*This blog is a guest post written by Ryan Cunningham.*
Is it just me, or does it seem like screens are everywhere nowadays? It’s hard to escape screens when they’re literally around every corner: home, school, work, around friends, church, etc. Oh, the love/hate relationship we have with screens. That said, one major question parents have been wrestling with for a while now is how much screen time is appropriate for my family?
Even with the birth of the television, the appropriate amount of time in front of the “tube” has always been a question. So, it’s no surprise that this concern has only magnified in importance with the advent of smartphones and the internet.
No longer are there only three or four channels to choose from, there’s content that’s readily available that never signs off at the end of the day. When we talk about “screen time” in the modern sense, we’re talking about the combined time in front of all types of screens: smartphones, tablets, computers, TVs, even wristwatches!
Screens – They’re Literally Everywhere
Today, mobile device use is almost universal for the average American family. According to a study done by Common Sense Media comparing media use by children 8 and under between 2011 and 2017, 98% of American households have a mobile device in the home (1). The same study mentioned that one-third of all screen time is mobile. Additionally, the average amount of time per day spent on mobile devices has increased to 48 minutes. It seems that we can no longer turn our heads and pretend screen time is just going to go away.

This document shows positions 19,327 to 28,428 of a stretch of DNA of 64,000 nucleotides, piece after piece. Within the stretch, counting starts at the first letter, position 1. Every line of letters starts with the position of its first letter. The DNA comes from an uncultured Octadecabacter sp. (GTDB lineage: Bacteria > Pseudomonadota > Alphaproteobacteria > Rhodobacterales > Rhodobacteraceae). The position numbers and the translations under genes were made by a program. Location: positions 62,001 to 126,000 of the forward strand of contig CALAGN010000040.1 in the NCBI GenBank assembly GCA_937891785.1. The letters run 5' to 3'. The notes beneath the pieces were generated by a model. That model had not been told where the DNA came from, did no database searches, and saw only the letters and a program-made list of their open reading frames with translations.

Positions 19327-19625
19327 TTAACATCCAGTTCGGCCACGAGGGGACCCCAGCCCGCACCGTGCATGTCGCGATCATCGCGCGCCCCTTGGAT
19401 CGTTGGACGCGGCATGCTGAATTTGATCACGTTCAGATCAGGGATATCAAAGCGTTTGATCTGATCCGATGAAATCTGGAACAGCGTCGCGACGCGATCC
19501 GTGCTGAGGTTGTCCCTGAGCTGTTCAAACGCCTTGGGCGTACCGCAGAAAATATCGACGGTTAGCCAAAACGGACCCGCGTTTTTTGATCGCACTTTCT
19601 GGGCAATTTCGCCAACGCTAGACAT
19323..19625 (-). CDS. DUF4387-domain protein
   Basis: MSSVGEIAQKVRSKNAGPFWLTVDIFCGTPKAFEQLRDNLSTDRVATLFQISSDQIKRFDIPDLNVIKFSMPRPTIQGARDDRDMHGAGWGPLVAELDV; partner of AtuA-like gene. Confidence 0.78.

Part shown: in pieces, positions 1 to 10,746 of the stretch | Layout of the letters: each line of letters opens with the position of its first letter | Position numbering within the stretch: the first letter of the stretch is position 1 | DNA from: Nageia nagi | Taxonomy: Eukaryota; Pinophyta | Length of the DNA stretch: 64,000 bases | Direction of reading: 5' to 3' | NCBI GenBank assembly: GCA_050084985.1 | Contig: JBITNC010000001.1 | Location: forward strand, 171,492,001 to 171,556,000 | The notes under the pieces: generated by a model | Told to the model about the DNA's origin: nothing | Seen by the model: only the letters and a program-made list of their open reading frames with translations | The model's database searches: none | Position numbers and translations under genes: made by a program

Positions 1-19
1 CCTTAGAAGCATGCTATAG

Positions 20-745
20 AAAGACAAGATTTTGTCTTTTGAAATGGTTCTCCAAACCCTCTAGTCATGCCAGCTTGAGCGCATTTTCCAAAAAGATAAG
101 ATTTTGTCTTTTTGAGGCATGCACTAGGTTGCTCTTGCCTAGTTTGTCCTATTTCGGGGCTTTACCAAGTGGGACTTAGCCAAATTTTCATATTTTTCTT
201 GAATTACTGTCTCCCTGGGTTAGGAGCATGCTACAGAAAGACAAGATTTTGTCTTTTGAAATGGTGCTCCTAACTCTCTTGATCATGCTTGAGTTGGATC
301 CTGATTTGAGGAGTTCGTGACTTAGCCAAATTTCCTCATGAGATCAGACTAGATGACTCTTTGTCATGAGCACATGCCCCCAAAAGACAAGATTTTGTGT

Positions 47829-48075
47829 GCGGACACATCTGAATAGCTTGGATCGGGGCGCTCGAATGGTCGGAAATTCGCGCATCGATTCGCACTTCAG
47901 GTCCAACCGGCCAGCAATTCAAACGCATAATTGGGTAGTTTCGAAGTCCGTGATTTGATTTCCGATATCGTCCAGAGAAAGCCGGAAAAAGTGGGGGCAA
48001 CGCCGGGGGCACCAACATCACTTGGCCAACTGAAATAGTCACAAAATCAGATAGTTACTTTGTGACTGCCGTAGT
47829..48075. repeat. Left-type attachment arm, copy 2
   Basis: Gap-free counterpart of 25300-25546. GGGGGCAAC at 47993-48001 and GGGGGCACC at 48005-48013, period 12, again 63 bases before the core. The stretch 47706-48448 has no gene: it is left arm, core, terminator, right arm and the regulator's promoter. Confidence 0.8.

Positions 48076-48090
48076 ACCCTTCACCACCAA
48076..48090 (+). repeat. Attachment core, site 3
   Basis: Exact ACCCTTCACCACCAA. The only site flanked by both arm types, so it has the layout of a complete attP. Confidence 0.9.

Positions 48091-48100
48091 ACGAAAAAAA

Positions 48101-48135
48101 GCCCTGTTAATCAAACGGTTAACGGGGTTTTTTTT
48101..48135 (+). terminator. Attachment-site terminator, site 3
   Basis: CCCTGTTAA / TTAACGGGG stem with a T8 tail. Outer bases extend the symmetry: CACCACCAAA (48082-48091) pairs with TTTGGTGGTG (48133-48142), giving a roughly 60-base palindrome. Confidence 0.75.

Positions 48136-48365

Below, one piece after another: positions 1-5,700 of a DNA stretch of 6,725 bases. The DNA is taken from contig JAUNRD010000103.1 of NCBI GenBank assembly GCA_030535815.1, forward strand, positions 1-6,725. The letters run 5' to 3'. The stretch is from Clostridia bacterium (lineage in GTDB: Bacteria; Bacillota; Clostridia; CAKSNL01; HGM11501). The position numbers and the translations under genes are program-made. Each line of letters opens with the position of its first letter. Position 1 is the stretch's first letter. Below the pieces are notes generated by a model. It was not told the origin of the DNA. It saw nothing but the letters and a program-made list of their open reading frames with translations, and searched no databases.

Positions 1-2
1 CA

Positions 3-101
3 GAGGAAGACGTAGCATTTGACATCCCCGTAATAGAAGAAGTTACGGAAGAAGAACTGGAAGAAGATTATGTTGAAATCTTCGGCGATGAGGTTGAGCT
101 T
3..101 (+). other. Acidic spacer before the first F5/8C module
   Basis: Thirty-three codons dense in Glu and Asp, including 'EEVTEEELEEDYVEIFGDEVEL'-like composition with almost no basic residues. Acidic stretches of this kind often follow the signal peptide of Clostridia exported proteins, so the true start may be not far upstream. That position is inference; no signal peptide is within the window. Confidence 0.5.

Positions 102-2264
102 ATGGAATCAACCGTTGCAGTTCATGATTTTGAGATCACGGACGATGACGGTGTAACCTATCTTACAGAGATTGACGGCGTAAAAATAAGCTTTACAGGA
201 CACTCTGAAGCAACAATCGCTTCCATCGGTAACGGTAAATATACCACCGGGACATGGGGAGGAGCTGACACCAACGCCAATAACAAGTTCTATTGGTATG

So with all the accessible and available screens, how much screen time is appropriate for my kids? Is there a definitive answer out there? The short answer is no (sorry). There is not a one-size-fits-all solution for all ages and all people. A lot of variables are involved: family lifestyle and values, age and general health of the children, and quality of content consumed. Also, scientific studies specifically focusing on mobile device screen time is limited. To make matters more complicated, all types of content consumption aren’t created equal:
- Passive consumption (watching YouTube videos)
- Interactive consumption (playing video games and web browsing)